“Is a critic’s primary function to be a guide for the audience or the artist? Should a critic support the work of an artist who has the potential to become great, even if that work isn’t yet fully commendable, because the risk of smiting that dream too early might mean the absence of new work that could someday change the world?
Or, should a critic be exceedingly harsh and unrelenting, fostering an environment where only the strongest survive?”
There are a number of excellent comments addressing the question. Here’s my take:
There’s an interesting take on the question “What is a critic” over at filmreference.com.
It says that the people who write about the latest release in papers are “reviewers”. They may call themselves critics, but the write to deadlines and their primary goal is to entertain, which drives their writing style. They are concerned with recommending the things they review (or not) to a readership assumed to be primarily interested in being entertained. Like you said, they know their audience and don’t tend to stray too far from what the audience will agree with.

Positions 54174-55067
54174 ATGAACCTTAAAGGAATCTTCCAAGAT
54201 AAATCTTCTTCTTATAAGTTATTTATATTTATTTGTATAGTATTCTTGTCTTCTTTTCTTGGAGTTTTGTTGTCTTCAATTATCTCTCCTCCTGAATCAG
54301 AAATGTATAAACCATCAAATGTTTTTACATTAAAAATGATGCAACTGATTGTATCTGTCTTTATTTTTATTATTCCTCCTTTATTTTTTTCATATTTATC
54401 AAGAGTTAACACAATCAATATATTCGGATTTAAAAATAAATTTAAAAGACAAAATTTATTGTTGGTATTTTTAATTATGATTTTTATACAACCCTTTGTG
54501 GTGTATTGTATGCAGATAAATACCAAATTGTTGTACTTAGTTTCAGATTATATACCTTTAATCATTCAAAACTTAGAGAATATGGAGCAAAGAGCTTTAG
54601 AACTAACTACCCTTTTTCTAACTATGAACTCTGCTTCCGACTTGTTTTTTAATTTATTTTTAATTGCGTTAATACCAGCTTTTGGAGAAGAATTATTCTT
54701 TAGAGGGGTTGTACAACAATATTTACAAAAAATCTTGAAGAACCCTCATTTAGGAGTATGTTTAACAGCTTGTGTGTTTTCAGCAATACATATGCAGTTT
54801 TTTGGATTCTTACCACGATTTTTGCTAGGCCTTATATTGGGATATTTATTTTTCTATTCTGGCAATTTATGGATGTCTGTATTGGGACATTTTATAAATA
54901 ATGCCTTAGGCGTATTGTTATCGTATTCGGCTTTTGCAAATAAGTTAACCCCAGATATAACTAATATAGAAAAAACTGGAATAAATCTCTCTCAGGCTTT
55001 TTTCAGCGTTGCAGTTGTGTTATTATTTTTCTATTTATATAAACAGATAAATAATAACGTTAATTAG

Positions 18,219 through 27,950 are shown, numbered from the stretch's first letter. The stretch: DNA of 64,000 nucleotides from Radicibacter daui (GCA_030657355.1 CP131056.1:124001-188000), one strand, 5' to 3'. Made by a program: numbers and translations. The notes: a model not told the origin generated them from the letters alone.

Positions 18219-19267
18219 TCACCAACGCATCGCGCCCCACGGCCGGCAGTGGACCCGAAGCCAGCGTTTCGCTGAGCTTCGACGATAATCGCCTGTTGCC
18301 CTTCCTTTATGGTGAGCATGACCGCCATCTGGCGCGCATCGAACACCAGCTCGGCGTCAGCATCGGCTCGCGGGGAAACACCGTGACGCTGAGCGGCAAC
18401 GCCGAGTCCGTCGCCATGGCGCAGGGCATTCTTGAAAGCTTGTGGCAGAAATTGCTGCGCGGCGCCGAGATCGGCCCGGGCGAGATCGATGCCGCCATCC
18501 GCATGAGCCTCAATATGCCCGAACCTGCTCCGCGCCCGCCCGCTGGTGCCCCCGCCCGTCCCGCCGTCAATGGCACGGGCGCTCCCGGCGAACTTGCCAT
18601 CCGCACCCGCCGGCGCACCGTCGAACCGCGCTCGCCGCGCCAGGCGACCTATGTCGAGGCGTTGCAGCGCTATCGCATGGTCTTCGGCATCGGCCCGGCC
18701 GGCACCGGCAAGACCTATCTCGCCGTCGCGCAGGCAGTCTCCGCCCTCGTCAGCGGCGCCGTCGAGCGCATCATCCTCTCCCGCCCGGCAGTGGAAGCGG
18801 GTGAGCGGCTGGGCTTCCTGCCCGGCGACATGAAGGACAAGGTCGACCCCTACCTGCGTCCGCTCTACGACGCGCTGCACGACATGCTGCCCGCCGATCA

To the point of your question, I believe “critics” should be guides for the artist. Unfortunately, they are few and far between. What we have in our high-consumption, instantly-disposable culture are “reviewers” who, by necessity, are guides for an audience that doesn’t have the time or patience for serious discussion.
You point out that we all have the opportunity to be “critics”. I would add that we can also be (and often are) “reviewers”. The next time you write about something “critically”, are you going to be a “critic” or a “reviewer”?
Last week, I guest blogged over at Greg Verdino’s Marketing Blog and reprised a post that I had done here back in June on Niche Marketing. The central idea is that by targeting very specific groups who will relate to and find differentiation in your offering, you are no longer a commodity and you can increase your margins by charging a premium. Do this over and over with different products and services, and you can generate volume and growth that makes up for your narrow targets.